Longtime Fox News contributor Jonah Goldberg has announced his decision to leave the network in protest over primetime personality Tucker Carlson’s Jan. 6 documentary series, and joining him in that departure is fellow conservative commentator Stephen Hayes, according to the New York Times.
Both Goldberg and Hayes have made regular appearances on Fox News going all the way back to 2009, and though their brand of conservatism has frequently tilted more to the moderate side of things, the stand they are taking over Carlson’s film, Patriot Purge, still comes as something of a surprise.
The duo penned a lengthy of explanation of the move on their news and opinion website “The Dispatch,” saying, “[Carlson’s] special – which ran on Fox’s subscription service earlier this month and was promoted on Fox News – is presented in the style of an exposé, a hard-hitting piece of investigative journalism.”
Goldberg and Hayes continued, “In reality, it is a collection if incoherent conspiracy-mongering, riddled with factual inaccuracies, half-truths, deceptive imagery, and damning omissions.”
Lamenting what they view as broader problems at the network, the pair wrote, “Over the past five years, some of Fox’s top opinion hosts amplified the false claims and bizarre narratives of Donald Trump or offered up their own in his service. In this sense, the release of Patriot Purge wasn’t just an isolated incident, it was merely the most egregious example of a longstanding trend.”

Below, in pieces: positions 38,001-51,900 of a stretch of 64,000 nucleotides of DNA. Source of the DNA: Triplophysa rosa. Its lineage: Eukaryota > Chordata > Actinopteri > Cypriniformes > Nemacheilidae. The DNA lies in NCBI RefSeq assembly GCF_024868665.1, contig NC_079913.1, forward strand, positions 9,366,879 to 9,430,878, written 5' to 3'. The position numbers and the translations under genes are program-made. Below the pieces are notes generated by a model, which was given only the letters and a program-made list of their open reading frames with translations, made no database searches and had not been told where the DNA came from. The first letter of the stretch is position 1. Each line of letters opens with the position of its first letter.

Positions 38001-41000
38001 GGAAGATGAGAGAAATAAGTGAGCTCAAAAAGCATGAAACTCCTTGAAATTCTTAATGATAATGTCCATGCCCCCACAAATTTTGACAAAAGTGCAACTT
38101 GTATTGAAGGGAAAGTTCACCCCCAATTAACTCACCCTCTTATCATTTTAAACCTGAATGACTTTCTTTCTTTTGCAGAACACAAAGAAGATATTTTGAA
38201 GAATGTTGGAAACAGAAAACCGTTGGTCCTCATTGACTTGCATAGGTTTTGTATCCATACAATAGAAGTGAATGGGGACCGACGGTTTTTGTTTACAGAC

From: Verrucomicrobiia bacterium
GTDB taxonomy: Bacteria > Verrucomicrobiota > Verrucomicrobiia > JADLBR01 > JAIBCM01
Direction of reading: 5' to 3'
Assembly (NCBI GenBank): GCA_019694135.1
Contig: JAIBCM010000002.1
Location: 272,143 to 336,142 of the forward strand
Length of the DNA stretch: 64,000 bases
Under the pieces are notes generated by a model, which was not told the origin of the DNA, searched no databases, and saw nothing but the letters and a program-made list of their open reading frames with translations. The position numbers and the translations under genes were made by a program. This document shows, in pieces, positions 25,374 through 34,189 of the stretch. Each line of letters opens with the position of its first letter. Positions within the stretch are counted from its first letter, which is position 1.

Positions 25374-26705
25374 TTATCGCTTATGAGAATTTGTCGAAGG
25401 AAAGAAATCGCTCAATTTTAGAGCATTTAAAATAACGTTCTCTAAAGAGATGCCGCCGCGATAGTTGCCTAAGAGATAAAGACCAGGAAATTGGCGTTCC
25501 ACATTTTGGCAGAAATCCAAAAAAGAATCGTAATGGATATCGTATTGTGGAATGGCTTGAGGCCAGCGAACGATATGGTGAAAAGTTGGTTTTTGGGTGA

The men did not cast universal scorn upon everyone at their former network home, opinion that “the news side of Fox routinely does what it is supposed to do. It reports the truth,” adding, “there are still responsible conservatives providing valuable opinion and analysis.”
The did, however, cast aspersions on Carlson directly and on the theories presented in Patriot Purge, saying, “If a person with such a platform shares such information loud enough and long enough, there are Americans who will believe — and act upon — it.”
According to The Hill, an executive for the network indicated that its management had no plans of entering into new contracts with either Goldberg or Hayes once their current ones expired in 2022, and the Times also noted that Carlson deemed the contributors’ decision to exist “great news.”
Though Goldberg and Hayes have long been familiar faces and regular fixtures on the television screens of millions of Americans for years, their blatant hostility to the beliefs of countless of their weeknight viewers suggests that their presence may not be missed all that much.